Story time 9: contents under pressure

River Story time is usually a chance to recount some telling episode from the ethnographic notebook, and show  the anthropologist-as-marketer in the field.  And I was working on something along these lines when suddenly I thought to myself, "Hey, this is not the story.  The story is the feeling in the pit of your stomach."

By the end of Sunday night, I have to have a flawless presentation in hand.  I present Monday at 3:00.  It has to be perfect.  There is tons of data, collected in Philadelphia, Dallas and Atlanta in August.  The task is a species of product development I haven’t done before.  The pressure is mounting.  The anthropologist is up against it. 

My results are taking shape nicely.  I won’t go in empty handed.  But every project begins with the dread that this will go badly.  This time I’ll come up empty.  At some point, the BFI emerges (first word: big; second word: insight.)  The relief is palpable.  You start on the presentation and at some point, you think, "got it, I could go with it."  More relief.  Now, you’re fine. 

On the present project, I have my BFI, but it will take all weekend to turn it into a compelling presentation.  The client is plenty smart enough but I want to take them places I do not think they want to go.  Perfect clarity is called for.  A deft feeling for when to insist and when to pull back, this would also be a good idea.  The trouble is that some of the insights and all of the presentation in this project emerge only from steady application.  Are the remaining two days really enough time?  I tend to sleep badly under this kind of pressure and that means two nights of low grade sleep.  It’s going to be a long weekend.  If only it were not so short.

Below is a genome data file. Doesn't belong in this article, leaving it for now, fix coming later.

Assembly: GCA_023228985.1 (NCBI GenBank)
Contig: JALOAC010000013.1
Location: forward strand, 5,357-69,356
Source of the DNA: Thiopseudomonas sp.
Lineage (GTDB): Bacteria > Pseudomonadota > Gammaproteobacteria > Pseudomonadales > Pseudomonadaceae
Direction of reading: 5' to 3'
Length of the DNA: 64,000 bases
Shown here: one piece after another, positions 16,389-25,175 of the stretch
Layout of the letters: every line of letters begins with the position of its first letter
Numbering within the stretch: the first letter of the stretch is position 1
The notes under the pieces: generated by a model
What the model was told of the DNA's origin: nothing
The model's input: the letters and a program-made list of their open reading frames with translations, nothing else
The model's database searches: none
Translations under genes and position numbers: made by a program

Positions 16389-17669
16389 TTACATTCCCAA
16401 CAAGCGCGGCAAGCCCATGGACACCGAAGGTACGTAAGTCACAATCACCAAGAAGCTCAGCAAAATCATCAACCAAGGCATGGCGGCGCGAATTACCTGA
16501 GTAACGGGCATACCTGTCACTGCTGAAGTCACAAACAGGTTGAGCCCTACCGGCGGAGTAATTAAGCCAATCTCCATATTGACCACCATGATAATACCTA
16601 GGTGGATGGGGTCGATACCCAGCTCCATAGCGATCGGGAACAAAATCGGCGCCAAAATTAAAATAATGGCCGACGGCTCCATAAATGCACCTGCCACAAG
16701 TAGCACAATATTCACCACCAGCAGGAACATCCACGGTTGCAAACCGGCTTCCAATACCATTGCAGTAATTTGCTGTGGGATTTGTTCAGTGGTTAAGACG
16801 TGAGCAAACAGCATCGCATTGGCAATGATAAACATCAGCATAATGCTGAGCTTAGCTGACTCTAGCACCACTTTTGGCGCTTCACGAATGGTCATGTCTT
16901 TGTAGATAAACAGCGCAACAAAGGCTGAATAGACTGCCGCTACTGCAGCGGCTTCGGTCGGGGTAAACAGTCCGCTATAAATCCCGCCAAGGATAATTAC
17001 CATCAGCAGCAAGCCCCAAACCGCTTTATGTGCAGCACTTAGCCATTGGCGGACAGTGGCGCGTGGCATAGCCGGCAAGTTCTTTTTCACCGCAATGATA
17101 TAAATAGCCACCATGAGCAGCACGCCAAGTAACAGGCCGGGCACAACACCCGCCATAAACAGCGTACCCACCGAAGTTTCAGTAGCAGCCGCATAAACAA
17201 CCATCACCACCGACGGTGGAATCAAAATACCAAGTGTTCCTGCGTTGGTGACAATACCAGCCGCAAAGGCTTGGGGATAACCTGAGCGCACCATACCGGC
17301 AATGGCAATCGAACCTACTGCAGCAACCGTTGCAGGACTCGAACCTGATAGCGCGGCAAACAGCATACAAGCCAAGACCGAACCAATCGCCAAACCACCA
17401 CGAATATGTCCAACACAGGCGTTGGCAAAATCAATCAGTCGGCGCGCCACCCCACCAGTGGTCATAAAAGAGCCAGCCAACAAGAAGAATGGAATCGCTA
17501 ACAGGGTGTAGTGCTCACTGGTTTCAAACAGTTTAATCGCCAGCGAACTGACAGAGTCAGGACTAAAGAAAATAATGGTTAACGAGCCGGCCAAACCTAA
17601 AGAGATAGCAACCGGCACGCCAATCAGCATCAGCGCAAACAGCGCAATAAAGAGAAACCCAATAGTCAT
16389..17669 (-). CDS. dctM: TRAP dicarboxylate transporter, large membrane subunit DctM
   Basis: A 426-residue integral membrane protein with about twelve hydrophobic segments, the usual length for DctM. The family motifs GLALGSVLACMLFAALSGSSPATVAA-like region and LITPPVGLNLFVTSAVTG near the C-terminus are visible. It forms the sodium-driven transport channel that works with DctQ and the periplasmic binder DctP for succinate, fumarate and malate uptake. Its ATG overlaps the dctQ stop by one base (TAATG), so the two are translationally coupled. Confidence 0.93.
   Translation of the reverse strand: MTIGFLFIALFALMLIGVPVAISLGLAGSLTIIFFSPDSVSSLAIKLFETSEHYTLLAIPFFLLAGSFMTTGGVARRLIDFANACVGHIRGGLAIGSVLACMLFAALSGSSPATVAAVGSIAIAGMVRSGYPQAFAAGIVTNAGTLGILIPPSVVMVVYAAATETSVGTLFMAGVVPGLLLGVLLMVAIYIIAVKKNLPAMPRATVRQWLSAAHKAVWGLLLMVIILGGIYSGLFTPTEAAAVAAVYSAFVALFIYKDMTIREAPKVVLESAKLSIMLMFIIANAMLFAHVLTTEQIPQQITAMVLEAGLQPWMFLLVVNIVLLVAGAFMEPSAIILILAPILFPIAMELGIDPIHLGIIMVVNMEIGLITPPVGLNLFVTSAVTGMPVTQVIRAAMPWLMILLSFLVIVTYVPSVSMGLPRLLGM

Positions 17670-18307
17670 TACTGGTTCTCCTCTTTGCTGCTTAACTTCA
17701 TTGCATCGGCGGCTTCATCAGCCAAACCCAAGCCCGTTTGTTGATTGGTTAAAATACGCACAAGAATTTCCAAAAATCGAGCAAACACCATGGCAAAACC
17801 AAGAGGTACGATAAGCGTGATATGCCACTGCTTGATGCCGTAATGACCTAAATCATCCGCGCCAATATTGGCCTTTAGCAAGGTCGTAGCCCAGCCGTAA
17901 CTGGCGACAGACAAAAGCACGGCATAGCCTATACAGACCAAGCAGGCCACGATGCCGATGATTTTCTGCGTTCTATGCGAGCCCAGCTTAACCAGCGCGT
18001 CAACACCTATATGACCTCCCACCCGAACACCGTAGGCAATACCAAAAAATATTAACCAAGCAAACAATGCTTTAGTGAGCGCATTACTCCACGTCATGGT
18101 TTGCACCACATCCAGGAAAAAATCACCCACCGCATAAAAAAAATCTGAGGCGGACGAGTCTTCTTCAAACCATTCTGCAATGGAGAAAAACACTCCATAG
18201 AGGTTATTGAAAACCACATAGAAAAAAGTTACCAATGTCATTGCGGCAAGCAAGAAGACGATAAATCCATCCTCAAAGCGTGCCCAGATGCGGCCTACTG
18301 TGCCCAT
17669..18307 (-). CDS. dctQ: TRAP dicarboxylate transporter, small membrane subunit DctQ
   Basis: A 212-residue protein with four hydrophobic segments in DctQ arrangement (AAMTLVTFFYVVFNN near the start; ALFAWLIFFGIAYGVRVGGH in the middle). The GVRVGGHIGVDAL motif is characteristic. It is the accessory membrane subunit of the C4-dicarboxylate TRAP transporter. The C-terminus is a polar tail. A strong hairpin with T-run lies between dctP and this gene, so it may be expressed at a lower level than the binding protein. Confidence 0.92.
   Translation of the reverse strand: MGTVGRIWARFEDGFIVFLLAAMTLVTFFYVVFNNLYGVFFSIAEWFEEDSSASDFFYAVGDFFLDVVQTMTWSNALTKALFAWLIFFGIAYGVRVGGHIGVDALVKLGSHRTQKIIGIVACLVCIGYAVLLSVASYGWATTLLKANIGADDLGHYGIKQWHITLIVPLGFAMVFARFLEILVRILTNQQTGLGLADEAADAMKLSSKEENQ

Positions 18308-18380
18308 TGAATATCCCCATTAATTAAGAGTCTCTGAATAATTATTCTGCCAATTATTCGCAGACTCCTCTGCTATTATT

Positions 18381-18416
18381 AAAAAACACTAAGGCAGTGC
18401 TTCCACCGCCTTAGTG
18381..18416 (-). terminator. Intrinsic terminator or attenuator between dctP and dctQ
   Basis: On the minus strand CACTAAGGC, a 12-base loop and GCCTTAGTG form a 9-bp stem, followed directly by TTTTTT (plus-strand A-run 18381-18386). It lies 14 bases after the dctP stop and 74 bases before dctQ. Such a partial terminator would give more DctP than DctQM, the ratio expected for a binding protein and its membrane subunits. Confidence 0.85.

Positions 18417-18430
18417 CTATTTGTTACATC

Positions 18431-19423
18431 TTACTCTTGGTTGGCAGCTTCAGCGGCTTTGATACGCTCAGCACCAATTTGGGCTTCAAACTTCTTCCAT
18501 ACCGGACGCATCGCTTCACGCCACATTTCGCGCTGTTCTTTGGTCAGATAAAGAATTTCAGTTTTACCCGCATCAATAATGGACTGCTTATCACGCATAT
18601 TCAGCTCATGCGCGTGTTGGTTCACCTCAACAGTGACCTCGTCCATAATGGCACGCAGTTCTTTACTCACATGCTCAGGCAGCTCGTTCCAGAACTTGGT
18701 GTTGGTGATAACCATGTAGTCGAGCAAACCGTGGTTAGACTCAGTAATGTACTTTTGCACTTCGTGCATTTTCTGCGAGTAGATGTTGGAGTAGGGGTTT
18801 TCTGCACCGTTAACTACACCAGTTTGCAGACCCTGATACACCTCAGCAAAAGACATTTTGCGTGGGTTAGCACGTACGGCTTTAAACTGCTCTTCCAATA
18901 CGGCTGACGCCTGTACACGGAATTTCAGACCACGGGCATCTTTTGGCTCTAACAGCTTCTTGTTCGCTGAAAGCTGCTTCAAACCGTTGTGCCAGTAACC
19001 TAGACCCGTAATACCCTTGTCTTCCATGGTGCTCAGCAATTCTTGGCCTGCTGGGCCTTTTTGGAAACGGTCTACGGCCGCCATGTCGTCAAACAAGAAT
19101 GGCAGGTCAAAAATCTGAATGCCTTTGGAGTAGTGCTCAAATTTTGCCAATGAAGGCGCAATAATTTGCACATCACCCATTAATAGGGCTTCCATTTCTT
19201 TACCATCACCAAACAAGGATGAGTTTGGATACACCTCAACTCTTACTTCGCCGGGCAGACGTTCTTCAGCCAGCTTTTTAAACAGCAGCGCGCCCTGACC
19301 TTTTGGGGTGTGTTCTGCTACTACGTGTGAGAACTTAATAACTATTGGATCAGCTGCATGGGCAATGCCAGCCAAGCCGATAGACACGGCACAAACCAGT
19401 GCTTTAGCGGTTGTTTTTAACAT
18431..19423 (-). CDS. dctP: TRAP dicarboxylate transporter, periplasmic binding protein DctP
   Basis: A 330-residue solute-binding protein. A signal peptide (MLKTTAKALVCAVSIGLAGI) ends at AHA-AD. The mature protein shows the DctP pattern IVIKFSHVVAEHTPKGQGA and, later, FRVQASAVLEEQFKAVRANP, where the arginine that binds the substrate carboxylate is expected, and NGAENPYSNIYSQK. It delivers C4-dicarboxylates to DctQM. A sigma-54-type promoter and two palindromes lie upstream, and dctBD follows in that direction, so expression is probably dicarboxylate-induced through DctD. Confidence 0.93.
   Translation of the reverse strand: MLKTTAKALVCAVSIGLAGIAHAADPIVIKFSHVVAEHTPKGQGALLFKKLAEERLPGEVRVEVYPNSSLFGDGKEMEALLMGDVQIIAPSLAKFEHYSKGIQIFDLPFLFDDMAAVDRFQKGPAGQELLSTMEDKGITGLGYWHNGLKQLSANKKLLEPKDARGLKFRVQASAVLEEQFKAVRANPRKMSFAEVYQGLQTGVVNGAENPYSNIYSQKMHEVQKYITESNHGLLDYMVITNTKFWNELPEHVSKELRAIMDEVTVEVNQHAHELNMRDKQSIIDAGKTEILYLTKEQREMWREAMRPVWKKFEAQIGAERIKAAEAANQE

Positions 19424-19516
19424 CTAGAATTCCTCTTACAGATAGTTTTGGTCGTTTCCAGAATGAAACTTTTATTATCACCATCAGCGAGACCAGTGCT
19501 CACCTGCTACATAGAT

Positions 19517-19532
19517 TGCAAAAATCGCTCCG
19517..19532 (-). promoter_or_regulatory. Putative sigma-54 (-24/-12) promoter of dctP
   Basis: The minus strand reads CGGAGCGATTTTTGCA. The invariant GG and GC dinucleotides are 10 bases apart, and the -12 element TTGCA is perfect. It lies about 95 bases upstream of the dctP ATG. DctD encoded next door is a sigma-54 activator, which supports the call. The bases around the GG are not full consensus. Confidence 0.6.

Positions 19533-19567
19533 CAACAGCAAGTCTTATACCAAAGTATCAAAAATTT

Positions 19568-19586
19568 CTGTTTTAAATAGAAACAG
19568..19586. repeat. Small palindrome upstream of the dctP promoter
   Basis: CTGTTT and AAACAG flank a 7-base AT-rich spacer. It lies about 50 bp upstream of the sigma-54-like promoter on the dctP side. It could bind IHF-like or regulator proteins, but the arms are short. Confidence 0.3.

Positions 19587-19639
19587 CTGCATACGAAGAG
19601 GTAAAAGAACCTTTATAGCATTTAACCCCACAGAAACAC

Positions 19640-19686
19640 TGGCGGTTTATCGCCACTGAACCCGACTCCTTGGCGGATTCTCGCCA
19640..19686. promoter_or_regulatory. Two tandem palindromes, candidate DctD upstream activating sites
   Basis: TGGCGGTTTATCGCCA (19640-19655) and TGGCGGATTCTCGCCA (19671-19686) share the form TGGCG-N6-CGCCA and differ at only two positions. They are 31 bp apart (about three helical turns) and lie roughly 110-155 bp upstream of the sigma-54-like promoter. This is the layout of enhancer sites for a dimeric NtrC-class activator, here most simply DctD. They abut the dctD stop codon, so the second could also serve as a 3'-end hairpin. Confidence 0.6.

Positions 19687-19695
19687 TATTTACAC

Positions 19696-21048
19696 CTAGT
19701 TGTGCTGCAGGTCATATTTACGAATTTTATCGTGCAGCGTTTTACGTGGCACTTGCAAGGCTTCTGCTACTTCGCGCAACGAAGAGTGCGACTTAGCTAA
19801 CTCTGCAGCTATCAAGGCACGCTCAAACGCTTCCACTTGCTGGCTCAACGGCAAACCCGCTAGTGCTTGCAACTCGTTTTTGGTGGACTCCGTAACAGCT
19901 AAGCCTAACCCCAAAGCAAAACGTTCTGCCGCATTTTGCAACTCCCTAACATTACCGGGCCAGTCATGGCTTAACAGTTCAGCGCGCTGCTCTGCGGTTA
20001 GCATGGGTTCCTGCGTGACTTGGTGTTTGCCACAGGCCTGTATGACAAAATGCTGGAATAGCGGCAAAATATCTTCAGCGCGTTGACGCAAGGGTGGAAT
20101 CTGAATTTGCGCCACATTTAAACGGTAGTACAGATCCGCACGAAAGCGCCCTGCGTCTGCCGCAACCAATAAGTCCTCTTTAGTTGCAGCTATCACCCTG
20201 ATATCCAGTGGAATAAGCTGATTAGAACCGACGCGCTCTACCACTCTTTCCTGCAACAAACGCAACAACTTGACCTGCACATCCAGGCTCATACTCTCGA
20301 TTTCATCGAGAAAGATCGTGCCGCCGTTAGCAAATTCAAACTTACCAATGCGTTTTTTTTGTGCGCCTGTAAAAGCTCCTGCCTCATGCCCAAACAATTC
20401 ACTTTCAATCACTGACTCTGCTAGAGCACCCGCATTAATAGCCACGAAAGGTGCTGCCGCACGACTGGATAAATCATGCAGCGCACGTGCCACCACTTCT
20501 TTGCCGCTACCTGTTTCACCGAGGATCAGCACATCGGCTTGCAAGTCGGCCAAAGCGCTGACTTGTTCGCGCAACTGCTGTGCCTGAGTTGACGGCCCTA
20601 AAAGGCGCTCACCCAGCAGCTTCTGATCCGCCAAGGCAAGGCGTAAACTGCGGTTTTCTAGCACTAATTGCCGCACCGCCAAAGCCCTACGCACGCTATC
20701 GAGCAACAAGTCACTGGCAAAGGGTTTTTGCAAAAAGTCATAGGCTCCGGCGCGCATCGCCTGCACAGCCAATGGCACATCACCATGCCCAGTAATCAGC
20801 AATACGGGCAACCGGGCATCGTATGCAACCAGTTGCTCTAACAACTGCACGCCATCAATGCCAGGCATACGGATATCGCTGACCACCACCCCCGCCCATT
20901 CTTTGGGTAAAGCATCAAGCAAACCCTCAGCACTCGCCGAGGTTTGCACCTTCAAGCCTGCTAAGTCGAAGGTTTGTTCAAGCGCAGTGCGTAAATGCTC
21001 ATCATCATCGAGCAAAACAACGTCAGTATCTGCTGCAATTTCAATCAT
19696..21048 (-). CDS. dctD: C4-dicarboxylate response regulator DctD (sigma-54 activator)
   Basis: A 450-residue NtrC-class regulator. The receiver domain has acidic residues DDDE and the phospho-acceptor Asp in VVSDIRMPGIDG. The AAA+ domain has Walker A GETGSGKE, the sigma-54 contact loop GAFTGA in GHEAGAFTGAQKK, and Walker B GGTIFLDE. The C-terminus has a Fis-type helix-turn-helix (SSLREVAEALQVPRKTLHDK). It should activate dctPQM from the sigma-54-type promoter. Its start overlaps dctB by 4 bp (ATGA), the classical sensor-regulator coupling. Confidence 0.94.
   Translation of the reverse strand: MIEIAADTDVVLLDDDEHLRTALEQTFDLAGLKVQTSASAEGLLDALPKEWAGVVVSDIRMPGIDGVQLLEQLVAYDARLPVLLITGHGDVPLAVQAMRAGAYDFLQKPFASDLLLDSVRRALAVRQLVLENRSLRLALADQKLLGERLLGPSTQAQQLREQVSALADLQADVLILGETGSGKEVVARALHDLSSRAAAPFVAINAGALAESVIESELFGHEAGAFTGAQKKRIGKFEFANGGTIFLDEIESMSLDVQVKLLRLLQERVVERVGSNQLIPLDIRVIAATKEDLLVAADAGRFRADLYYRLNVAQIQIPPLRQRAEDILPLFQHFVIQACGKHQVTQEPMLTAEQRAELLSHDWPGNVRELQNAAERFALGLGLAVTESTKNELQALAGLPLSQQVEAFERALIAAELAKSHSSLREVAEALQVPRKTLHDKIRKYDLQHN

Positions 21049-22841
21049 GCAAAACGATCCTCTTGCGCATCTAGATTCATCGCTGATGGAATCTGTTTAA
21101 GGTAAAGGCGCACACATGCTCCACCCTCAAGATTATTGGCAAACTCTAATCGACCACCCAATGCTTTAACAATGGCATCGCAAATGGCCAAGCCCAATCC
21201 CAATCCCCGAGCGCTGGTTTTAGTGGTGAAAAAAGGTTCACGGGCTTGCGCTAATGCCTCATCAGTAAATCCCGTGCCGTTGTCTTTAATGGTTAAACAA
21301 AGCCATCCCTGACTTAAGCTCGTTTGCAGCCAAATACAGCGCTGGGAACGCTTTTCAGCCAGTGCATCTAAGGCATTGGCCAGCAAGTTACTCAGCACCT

This is the consultant’s life: the darker side of the happy, lucky, one hopes, funny stories one would like to tell.  Some day we’ll laugh and laugh.  Just not this weekend.

5 thoughts on “Story time 9: contents under pressure

  1. Natasha Schleich

    I have only just begun reading – to my great pleasure – this blog site. As graduate school trained anthropologist working in the marketing research industry, it’s exactly what I need!
    This post is particularly relevant. I, too, have a client presentation on Monday at 3:00 PM and I am sitting here in the office at 1:00 AM (Saturday morning now) loading the third out of about nine hours of “ethnographic marketing research video” onto the computer hoping that the elusive BFI will somehow hit me square between the eyes sometime in the next 48 hours as I try and wade through the thick data towards a succinct PowerPoint presentation offering clearly articulated, actionable recommendations.

  2. Grant

    Natasha, thanks very nuch, hope the clouds part and the heavens open. Sometime Last night I figured out where I have to be and how to do this I think. So I am feeling a little less paniced. But of course sometimes my revelations prove under closer scrutiny to come apart like a cheap suit. So there will be a certain amount of drama all weekend long. Best, Grant

  3. Daniel Rosenblatt

    Good luck, Grant (and you too, Natasha) especially with the part about taking them somewhere they don’t want to go (or don’t know how to go). The more I teach, the more I think about that sort of thing, but thankfully for me the line between success and failure isn’t as sharp in the academic world.

  4. Peter

    Just want to wish you good luck with it all!
    I’m sure you’ll manage, and… somehow somewhere everything always seem to land on its feet anyway.

    And if not: remember the old ‘academic’ adagio: “if you can’t convince them with science, blind them with bullshit.”

    As daunting as wading through piles of research data can be, in the end the enjoyment of being able to your listeners (and readers) into new directions must be quite fullfilling.
    Basically that is a little thank you for some insightful writings!

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